Keeping your home safe is important for everyone, especially seniors. But home safety is especially important when there is someone with Alzheimer’s or dementia living there.Assess the situation. Think about the abilities, health and behaviour of the person with dementia. Do they wander at night? Are they capable of using the stairs on their own? Have they fallen before? Changes will need to be made to adapt to their behaviour.
Help prevent dangerous or stressful situations by implementing these home safety tips.
- Clear clutter. Keep walkways clear of items and furniture. Keep knickknacks and decorative items to a minimum.
- Remove any house plants that are toxic if eaten.
- Mark glass furniture, doors and window. Help the person with dementia notice the glass by marking it with a sticker or piece of coloured tape.
- Be very cautious when using fireplaces. Do not leave your loved one alone with a fire going.
- Add a night light.
- Before bedtime, try and take care of any needs that may cause the person with dementia to get out of bed in the middle of the night. Encourage them to have a snack, drink a little water and visit the bathroom, to lessen the chances of them getting up alone in the dark.
- Be careful with heating devices. If they like to use a heating pad or electric blanket, try and keep the controls out of their reach. Do not leave a space heater in their room.
- Consider adding a monitoring device to their room. An inexpensive baby monitor could help you hear if they need help at night.
- Remove any locks from the bathroom door so the person with dementia will not accidentally get locked inside.
- Place non-skid strips or mats in the tub and shower, as well as the floor.
- Install grab bars in the tub, shower and near the toilet.
- Use a foam rubber faucet cover in the bathtub/shower to prevent injury from falls.
- Turn the temperature of your hot water heater down below 49’C to reduce the chance of being accidentally scalded.
- Remove any dangerous appliances (hair dryers, straightening irons, etc) from the bathroom.
- Consider adding childproof latches to cabinets and drawers to keep dangerous items like cleaning products and medications out of reach. Or, remove them from the bathroom entirely.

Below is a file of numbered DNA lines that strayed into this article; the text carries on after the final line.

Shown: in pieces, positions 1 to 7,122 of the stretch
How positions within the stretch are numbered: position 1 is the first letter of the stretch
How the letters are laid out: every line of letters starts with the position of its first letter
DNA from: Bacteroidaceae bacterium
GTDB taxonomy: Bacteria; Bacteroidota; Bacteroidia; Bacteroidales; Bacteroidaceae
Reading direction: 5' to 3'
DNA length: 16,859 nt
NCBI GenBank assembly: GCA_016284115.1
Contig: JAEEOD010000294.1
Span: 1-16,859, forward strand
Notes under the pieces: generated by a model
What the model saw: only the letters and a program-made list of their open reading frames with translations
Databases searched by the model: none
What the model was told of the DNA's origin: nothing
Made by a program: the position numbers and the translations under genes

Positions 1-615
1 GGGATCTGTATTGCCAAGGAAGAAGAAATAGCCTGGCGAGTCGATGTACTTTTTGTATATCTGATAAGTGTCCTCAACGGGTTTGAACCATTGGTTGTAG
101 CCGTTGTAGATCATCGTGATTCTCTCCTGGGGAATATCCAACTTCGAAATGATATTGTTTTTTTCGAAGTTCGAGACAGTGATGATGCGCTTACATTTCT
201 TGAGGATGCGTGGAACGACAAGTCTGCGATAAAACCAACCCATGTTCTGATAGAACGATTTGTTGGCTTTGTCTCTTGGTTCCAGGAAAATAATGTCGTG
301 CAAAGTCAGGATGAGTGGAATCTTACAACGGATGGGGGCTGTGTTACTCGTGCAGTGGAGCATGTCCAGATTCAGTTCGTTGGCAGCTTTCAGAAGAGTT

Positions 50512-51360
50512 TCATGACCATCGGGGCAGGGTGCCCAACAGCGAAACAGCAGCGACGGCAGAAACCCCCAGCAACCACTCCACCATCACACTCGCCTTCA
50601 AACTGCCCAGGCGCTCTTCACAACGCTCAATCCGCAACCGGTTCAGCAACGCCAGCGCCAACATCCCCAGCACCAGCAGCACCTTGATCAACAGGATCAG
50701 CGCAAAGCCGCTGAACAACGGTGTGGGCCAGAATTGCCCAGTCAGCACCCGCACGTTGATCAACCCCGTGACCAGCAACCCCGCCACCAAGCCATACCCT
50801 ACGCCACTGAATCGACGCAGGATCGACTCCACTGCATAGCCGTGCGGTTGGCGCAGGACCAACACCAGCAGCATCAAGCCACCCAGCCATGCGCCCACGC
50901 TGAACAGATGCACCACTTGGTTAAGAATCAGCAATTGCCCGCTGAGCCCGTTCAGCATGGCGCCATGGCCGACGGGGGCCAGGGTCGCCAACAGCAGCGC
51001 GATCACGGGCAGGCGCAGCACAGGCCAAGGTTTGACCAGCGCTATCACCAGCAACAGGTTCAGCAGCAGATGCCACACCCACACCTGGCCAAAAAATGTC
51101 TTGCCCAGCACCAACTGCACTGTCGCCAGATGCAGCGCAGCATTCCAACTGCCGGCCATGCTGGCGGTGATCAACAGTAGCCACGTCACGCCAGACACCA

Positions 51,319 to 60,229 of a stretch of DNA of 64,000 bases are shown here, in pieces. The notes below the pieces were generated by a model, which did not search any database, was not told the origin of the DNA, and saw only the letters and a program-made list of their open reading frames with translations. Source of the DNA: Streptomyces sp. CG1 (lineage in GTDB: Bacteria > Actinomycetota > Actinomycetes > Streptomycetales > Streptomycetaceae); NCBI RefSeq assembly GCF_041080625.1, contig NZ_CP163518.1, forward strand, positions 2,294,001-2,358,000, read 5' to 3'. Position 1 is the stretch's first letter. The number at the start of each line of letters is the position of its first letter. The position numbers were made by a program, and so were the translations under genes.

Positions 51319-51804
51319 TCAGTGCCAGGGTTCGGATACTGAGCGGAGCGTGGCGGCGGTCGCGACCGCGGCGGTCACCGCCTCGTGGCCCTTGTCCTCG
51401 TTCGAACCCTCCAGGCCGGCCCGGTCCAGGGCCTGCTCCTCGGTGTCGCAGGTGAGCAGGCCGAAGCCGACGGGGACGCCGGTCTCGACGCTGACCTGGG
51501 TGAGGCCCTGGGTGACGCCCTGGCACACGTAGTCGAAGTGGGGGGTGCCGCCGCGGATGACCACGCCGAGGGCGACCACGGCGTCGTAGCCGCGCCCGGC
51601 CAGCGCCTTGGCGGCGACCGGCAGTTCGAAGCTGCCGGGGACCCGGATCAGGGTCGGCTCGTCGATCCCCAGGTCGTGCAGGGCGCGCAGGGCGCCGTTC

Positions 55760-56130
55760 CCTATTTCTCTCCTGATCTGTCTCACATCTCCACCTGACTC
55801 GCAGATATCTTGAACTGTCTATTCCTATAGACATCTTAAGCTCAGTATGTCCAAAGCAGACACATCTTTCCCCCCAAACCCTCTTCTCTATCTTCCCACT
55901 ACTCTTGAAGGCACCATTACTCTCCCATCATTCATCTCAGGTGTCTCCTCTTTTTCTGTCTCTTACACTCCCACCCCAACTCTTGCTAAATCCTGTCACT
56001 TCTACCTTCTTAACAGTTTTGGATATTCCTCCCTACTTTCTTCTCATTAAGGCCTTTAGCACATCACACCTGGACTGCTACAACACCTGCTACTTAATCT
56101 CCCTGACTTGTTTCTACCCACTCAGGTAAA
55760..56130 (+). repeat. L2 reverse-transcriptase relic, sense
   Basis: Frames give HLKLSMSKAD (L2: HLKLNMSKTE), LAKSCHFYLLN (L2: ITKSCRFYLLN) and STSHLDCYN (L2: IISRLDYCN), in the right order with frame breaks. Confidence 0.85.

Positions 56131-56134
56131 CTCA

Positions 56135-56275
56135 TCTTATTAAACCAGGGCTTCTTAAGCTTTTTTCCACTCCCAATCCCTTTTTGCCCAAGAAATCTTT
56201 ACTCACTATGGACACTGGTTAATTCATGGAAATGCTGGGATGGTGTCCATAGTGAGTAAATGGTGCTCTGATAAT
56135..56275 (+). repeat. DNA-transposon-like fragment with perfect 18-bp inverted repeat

- Use cabinets with childproof latches to keep detergents, bleach and fabric softener out of reach.
- If the person with dementia is drawn to machinery, remove knobs and buttons from the washer and dryer when not in use.
- Lock up any toxic or dangerous products.
- Keep all vehicles locked.
- If there are cars or bikes in the garage that are not regularly used, consider covering them or moving them elsewhere to reduce risks if your loved one’s dementia has become advanced.
- If the person with dementia uses a computer, consider monitoring their use.
- Keep computers and peripherals out of harm’s way. Backup your important files and photos regularly. If you store valuable documents on your computer, protect your files with passwords.
- Adjust ringer volumes of your cell and home phone to prevent confusion and distraction.
- Consider monitoring your loved one’s use of phones. They may be unable to take a message if they answer calls and they are very susceptible to telephone exploitation.
Home safety products are available in hardware, electronics and medical supply stores. If you need help with making changes to your home to make it safer for a person with Alzheimer’s, seek help from a home safety professional or a home care service provider.